Escape was part of the equation even back in the city’s formative days. Its famous Mardi Gras culture developed as a reaction to high mortality rates in the mid 1800s.  The citizens of the Crescent City saw many of their young neighbors dying from yellow fever and other diseases, and they needed to divert their attention away from death’s ever-present nature.

It’s an all too-human impulse. Just think about how much effort we  put into sterilizing death out of our modern world. We don’t kill our food. That happens somewhere far away. We ask our citizens to go to a hospital or a nursing home, when they’re about to die. It can be anywhere really, as long as it is not in our neighborhood.

While New Orleans is often defined by its avenues of escape, it is not a city that brushes death to the outskirts. Here’s the intriguing part: death is on prominent display, as if the whole town is one big memento mori.  For one thing, the graveyards aren’t hidden out of sight. They are showcased on daily tours.


This is a photo I took on one such tour. Note the symbolism of the Alabama T-shirt in the cemetery. It represents the untimely death of LSU’s championship aspirations.

On top of that, no self-respecting souvenir shop worth its beads will lack assorted skeleton merchandise. It’s the city’s way of saying, “hey buddy, you’re going to die. Now buy a t-shirt.” That’s kind of refreshing actually, but I still haven’t purchased a skull t-shirt. Not yet.


Icons of death are scattered throughout the city, but there’s a heavier concentration of them in the French Quarter, and at the heart of the French Quarter sits St. Louis Cathedral, the oldest cathedral in our nation. It is the solemn anchor to the pulsating commotion of Jackson Square, and that doesn’t strike me as a coincidence.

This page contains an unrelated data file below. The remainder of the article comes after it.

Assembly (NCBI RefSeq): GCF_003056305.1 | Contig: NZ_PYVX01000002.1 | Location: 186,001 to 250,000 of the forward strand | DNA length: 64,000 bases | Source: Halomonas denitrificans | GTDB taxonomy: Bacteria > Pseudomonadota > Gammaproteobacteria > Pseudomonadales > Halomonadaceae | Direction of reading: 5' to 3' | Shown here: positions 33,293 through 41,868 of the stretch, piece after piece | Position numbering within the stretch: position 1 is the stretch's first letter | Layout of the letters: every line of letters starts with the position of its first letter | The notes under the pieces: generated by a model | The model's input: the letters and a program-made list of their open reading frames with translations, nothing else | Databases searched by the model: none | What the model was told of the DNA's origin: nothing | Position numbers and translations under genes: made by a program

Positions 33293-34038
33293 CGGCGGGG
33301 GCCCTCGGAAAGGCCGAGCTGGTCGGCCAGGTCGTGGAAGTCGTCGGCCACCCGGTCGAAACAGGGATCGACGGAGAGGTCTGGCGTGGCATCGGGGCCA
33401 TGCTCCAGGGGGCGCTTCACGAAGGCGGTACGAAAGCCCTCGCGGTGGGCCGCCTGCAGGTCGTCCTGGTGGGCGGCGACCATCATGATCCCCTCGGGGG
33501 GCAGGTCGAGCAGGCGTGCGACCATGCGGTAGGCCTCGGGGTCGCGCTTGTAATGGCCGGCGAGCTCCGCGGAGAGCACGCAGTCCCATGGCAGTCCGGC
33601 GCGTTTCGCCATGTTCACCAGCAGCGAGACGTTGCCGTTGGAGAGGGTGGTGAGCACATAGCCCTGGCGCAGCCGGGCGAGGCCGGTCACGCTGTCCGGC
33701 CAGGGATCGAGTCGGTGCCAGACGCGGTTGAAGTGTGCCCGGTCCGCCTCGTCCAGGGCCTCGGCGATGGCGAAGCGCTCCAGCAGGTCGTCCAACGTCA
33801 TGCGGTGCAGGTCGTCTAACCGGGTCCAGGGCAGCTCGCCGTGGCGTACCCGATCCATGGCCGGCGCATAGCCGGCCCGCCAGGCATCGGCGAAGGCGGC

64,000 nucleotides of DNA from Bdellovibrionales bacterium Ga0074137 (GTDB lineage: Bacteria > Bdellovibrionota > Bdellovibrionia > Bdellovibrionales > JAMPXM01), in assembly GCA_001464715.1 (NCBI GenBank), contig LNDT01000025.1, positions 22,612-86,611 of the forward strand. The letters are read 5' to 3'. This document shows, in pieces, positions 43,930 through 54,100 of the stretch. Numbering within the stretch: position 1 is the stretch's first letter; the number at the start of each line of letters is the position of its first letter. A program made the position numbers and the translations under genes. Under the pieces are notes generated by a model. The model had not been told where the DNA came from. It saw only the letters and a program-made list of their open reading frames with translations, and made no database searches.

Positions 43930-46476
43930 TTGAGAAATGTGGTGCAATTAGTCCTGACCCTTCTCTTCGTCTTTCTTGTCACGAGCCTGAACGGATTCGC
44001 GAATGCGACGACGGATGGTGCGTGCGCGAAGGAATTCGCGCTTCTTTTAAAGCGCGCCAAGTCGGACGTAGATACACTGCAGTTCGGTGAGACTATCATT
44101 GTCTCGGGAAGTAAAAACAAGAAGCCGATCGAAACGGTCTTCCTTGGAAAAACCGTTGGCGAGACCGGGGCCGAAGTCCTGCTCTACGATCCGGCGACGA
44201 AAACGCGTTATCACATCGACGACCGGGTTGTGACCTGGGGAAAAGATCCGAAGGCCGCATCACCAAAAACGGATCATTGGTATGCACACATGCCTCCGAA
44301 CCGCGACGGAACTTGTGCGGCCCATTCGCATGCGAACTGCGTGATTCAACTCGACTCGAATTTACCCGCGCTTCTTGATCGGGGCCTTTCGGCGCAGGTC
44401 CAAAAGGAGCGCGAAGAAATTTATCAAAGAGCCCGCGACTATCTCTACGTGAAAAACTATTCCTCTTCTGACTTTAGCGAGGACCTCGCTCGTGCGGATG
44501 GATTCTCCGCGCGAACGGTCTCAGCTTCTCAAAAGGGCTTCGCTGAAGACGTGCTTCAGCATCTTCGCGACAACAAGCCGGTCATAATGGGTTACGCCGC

Sure, there’s decadence in New Orleans, but there’s also an underlying sense of faith, of soul. After all, it is the Saints, not the Sinners, who play at the Superdome.

As it happens, the city’s founder, Jean-Baptiste Le Moyne de Bienville, was also the first one to build a church on the site where St. Louis Cahedral now stands, so it is no stretch to say that  religion was built into the foundation from which the city grew.

Without that sense of purpose that comes with faith, I doubt that the people of New Orleans could confront death with their trademarked panache. When Katrina came and decimated the city, it was that very death-defying panache that revitalized the city, so don’t underestimate its power.

I mentioned earlier that I came to New Orleans looking to escape. I didn’t mention from what. It’s complicated, so to keep things simple, let’s just say that it involves football.

(This part is for those of you who are involved and have found it necessary to insult me in passive-aggressive ways. Well I can’t be sure about that, but it sure seems that way from my perspective. You are welcome to clear things up, just in case I got it wrong.

If you have an issue with me, then why not be direct about it? I’ve been direct with you, but you won’t treat me with the same consideration. To be less than direct at this point is cowardly and hypocritical.

Or are you vain enough to think that I would spend months trying to contort my life into some form that would be pleasing to your sensibilities? There are an uncanny number of coincidences, yes I know, but those coincidences have been outside of my control or are consistent with who I’ve claimed to be from the beginning.

There are also polarizing differences, and I would have to be the most incompetent or insane con man to use something as divisive  as contrarian politics to entrap you.

For your sake and for mine, I really wish I had never seen your show, because I would be so much happier, and things wouldn’t be what they are. By the way, did you notice how easily these parenthetical comments can apply to more than one person? Yeah, so did I. 

The only reason I’m still here, the only reason, is because something tells me I should be. Maybe it is crazy, but I can assure you that it is not wishful thinking. I would not wish this on anyone. 

Walk away right now, and I will never bother you again, but if there is something you need to say to me, then let’s hear it. Right now. Otherwise just go away and let me be. It will all fade eventually. It is not like I’m important enough for you to care about what I think. 

If you don’t know what I’m talking about, then I’m sorry for the digression, but it needed to be said. I would do it differently if I could.)

Are you still reading? I can’t imagine why, but if you are, then let’s move on.

Old Absinthe House interior